thanks !
    TTA
     
    Last edited: Apr 21, 2019
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  12. Pat P

    Pat P Well-Known Member

    Your print is lovely and I think worth more than you paid for it, even if less than an original print. If I were listing it on the eBay U.S. site, I'd probably ask at least $25 USD.

    I've had hundreds of high quality postcards that were produced this way and 20 or more prints. True, they're not originals, but they're far superior to photomechanical offset prints.
     
    Last edited: Apr 21, 2019
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  13. verybrad

    verybrad Well-Known Member

    Have seen many prints by this artist over the years. The work is of consistently good quality as is the quality of the printing, despite being mass-market. Often get misrepresented as watercolors. Have never see him identified so look forward to further researching your identification as Nicolas Markovitch.
     
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  14. TT Antique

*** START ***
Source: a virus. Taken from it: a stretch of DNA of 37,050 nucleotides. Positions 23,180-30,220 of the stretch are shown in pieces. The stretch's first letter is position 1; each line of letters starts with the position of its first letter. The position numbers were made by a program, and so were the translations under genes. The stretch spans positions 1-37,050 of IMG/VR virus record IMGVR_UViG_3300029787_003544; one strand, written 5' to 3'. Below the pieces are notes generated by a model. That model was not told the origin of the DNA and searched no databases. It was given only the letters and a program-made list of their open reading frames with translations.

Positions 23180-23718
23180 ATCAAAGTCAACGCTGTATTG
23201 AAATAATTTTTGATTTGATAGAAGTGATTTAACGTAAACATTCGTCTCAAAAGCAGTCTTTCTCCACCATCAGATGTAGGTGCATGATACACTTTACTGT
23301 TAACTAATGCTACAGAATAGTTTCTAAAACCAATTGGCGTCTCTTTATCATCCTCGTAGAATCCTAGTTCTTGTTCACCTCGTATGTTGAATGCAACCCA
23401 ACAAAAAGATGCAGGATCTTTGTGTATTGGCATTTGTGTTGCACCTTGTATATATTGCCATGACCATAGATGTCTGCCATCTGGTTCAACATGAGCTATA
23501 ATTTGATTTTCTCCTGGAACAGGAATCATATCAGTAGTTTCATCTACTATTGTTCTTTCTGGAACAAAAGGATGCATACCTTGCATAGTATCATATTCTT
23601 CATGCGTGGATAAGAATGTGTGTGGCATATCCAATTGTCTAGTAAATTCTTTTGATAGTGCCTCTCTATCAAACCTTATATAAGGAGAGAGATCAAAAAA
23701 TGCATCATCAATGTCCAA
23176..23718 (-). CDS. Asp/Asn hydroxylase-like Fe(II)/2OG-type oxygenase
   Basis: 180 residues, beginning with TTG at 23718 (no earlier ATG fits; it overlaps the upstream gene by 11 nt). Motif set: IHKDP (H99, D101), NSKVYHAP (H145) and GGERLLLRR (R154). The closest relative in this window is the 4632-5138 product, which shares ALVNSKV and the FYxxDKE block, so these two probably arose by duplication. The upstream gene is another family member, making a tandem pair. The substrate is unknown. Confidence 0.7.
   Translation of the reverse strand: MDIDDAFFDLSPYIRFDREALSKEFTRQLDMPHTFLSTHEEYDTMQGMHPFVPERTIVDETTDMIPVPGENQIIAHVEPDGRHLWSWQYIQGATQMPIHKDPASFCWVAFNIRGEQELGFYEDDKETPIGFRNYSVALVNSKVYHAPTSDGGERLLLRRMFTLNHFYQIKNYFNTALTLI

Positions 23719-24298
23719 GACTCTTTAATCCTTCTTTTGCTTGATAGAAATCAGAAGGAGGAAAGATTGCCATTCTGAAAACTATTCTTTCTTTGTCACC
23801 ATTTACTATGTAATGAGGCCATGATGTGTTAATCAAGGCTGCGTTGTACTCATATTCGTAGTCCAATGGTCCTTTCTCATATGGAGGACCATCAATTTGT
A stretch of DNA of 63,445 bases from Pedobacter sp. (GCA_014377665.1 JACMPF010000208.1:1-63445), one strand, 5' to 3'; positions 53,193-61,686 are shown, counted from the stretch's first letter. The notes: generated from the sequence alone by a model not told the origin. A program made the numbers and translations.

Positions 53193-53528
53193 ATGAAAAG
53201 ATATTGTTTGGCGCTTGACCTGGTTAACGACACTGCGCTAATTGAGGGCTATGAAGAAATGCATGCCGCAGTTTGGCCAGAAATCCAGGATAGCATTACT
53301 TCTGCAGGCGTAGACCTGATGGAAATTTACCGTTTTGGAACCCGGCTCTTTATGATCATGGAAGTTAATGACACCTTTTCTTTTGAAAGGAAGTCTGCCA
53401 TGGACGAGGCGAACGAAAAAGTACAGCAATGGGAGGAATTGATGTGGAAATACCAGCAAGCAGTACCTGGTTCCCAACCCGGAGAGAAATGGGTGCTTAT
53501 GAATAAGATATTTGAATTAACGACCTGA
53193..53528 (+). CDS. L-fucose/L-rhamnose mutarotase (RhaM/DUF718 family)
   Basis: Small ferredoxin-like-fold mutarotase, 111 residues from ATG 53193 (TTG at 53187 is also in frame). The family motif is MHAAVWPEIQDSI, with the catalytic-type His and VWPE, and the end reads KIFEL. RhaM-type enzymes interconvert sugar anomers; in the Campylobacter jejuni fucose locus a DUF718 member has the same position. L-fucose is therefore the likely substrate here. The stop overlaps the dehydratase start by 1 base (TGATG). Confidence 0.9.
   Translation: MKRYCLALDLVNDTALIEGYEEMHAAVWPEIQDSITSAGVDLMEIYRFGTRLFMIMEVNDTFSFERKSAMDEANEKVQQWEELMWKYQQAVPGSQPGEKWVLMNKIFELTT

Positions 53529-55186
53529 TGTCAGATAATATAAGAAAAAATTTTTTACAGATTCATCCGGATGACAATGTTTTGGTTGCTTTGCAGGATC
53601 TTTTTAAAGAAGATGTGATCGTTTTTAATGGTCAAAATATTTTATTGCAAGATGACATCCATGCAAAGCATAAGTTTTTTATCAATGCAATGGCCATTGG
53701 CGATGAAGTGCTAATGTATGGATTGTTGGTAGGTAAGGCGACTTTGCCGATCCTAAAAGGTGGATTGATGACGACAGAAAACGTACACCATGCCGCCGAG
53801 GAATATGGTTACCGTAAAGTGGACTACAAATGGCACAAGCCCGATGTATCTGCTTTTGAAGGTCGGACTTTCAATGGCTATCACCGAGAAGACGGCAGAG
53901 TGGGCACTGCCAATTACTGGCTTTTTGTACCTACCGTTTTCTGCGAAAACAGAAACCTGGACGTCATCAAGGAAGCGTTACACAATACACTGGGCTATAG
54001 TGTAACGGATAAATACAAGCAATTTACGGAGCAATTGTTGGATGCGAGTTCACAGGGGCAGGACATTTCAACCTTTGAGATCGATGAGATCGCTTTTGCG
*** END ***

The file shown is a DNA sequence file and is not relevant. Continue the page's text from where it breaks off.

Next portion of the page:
TT Antique Active Member

    Thanks verbrad

    You can check this short article regarding Nicolas Markovitch, his works and his pseudo names and the printing house that printed his works.
    https://www.meibohmfinearts.com/artists/details/1288


    TTA





     
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  15. Shirl

    Shirl New Member

    Hi,
    I have a watercolor of this exact location. Any idea where this is? Artist is E F Stansfield. I have not been able to find any info regarding this artist. Any assistance appreciated.
     
  16. SBSVC

    SBSVC Well-Known Member

    Hi, Shirl, and welcome!

    The one posted above says COLLEGE YARD, ETON (UK, of course) on the back:
    eton college yard.JPG
     
  17. Shirl

    Shirl New Member

    Thanks for your reply.
    It is so close to the one above, I wonder if it is a copy of that one.
    E F Stansfield doesn't appear anywhere on the net.